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Sharon Kivisto: Port district could do more to promote economic development | Friday Harbor Port Commission candidate profile
Sharon Kivisto comes to the Friday Harbor Port Commission race with a unique perspective: She’s a former elected official who knows what it’s like to make decisions affecting quality of life and tax dollars, and she’s an online journalist who has been observing and reporting on government for more than 10 years.
“As a reporter, you’re always on the outside being an observer. I felt like I wanted to be back participating,” she said. “It’s a small community, so it’s not unusual for someone to be wearing several hats.
“I have a lot of knowledge about different jurisdictions and all these different plans. It would be kind of nice to use that knowledge in a different way instead of just writing.”
Kivisto is running for a position on the port commission. She is challenging 18-year incumbent Greg Hertel. Commissioners serve six-year terms and receive up to $11,040 a year and full medical benefits.
Kivisto served on the San Juan Island School Board from 1995-99. She worked in The Journal’s darkroom and as a reporter for much of that time, and left the newspaper in December 1999 to launch sanjuanislander.com, an online news site.
Since launching sanjuanislander.com, she has never shied away from offering her opinions at public meetings or shining the spotlight on possible or obvious violations of the Open Public Meetings Act.
She believes the port district could do more to promote business development, should lease rather than sell airport hangars, could do a better job of communicating with the public, and should implement the airport master plan.
In an interview with The Journal during the San Juan County Fair, Kivisto talked about the issues.
Why she’s running for port commissioner: “The port seemed the least controversial place to be. I would never run for county, town or fire district. It wasn't like I said, ‘Oh, I want to do one, which one do I want to do.’ I was interested in the port.”
Economic development: “The port has the ability to help with economic development. I don’t think it does enough that way,” she said.
She’d like the port to lease more of its land for business development (about 45 businesses lease land from the port district, according to www.portfridayharbor.org). She’d like to engage the San Juan County Economic Development Council, the San Juan Island Community Foundation and other groups in discussion of how to promote more business development on port land.
“It's not like I have this plan. I just think we should explore it,” she said.
Friday Harbor Airport: Kivisto said the district should “put more energy” into how it runs the airport. She supports more hangar construction – “The waiting list has gone on forever” – but would like the port to own the hangars and lease them out rather than allow others to build and own them. She said the leases could create an additional revenue stream for the port.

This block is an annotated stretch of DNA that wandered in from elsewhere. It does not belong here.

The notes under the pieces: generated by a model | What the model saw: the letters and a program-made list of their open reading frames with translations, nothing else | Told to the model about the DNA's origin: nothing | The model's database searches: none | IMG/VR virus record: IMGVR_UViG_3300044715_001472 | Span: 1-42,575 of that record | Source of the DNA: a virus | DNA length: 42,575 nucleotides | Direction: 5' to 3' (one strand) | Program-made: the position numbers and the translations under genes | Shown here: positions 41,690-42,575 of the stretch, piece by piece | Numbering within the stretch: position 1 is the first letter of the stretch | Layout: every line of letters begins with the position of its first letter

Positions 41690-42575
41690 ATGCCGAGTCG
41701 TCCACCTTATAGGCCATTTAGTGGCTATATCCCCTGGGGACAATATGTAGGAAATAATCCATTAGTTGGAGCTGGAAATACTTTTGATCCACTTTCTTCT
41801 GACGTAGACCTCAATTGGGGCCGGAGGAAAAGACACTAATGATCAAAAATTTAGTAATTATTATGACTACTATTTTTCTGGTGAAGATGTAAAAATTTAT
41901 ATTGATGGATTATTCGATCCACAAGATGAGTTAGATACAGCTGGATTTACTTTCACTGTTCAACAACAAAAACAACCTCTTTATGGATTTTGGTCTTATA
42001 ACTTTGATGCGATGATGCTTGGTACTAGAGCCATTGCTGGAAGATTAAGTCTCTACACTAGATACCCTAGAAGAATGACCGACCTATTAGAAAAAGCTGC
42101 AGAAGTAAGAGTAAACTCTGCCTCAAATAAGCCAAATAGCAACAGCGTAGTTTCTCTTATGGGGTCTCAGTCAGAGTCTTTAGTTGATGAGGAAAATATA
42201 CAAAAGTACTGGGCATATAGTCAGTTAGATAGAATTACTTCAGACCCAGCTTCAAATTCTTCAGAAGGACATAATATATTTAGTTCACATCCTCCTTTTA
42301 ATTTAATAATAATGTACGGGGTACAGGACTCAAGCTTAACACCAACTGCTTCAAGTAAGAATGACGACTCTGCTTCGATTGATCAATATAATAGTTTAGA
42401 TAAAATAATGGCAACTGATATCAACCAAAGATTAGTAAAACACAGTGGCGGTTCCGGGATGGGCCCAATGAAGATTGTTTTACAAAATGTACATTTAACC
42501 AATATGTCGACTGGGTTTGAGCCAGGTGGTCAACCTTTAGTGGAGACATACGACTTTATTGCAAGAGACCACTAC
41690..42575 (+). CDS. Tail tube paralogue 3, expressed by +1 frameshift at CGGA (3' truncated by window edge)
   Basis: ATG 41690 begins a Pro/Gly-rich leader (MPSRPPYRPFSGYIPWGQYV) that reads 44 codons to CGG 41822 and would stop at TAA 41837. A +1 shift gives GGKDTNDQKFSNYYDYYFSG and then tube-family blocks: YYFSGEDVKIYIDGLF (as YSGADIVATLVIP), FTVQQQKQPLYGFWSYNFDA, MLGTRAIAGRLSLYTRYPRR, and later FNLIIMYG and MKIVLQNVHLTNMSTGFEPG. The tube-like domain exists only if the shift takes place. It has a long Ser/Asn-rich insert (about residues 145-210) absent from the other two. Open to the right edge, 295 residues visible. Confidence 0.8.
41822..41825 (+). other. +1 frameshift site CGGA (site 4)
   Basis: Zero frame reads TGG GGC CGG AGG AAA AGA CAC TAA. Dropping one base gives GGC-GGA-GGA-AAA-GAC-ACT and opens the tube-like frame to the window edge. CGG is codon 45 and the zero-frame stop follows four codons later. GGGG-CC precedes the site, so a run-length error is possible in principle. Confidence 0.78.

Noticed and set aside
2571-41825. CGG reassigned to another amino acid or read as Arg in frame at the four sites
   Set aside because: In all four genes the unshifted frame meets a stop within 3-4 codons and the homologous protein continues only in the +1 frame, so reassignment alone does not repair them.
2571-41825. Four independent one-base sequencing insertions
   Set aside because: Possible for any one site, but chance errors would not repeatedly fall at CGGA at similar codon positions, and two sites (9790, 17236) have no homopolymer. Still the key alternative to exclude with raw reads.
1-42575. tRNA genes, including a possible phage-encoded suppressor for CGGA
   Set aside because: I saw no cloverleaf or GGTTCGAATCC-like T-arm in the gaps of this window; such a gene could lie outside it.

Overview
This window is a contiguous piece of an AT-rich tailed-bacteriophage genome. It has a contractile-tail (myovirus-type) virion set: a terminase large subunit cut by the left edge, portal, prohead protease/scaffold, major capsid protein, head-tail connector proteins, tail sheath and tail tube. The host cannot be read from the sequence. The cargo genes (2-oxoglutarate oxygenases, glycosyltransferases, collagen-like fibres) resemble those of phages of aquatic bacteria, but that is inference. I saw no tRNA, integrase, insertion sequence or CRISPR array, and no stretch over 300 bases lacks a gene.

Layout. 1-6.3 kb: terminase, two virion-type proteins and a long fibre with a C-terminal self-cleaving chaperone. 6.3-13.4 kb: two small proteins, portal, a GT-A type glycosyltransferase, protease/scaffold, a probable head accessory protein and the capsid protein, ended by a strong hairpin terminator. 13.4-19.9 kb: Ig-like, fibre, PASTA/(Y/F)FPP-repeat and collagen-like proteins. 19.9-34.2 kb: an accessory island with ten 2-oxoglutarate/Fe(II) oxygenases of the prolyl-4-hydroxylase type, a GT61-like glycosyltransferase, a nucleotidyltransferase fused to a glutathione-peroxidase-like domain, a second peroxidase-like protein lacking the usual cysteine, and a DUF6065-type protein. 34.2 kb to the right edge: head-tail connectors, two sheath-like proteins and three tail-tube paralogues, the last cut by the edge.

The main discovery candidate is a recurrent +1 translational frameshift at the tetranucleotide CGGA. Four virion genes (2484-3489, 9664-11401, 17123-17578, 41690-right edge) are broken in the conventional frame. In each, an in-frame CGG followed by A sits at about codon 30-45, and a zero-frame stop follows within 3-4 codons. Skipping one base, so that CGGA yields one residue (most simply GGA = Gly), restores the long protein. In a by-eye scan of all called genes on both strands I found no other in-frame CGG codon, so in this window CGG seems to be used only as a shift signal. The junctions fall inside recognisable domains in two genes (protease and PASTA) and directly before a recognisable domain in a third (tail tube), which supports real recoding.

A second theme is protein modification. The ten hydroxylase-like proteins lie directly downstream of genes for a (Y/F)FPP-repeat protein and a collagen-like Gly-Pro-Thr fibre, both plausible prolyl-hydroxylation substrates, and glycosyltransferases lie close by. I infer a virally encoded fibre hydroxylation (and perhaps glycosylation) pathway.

Communication with the public: She said the port’s Web site should have Customs and border information on it. An Oregon doctor was fined $5,000 for failing to dock at the U.S. Customs dock April 1 and phone in after arriving by boat from Canada; he thought he was supposed to walk up to the Customs office and call the number on the door.
She said having the procedures prominently posted on the port Web site might prevent future incidents.
“They can make it more user-friendly,” she said.
Airport Master Plan: Kivisto said the port must move forward with the Airport Master Plan. “If you adopt something, you shouldn’t just put it on the shelf,” she said. “It’s a huge plan — moving the terminal back, separating the taxiway and runaway by 80 feet to make the taxiway safer, putting in pipes for stormwater. The plan was adopted in 2006 or 2007.”
Downtown ferry traffic: Asked if she thought the port district should contribute to the cost of ferry traffic control, she said, “I suppose they could discuss it … but I think it should be part of the contract between Washington State Ferries and the terminal operator. It should be built into that contract.”
Her “day job”: If elected, “I would keep my day job. My business is not closing,” she said. “I would have someone else cover the port meetings. And there are other places people can get news, but I wouldn't want to point them in that direction.”
Final quote: “I’m more future oriented. I’m not saying we can't do that because we didn't do it that way in the past. That's part of the problem going on now.
“I've lived here since 1991. I know a lot of how government jurisdictions intermingle. After all these meetings I've attended, I know what the county's planning, what the town is planning, what the funding sources are, how different things connect. You need background to understand why they’re doing what they're doing, and maybe how to get over that hurdle.”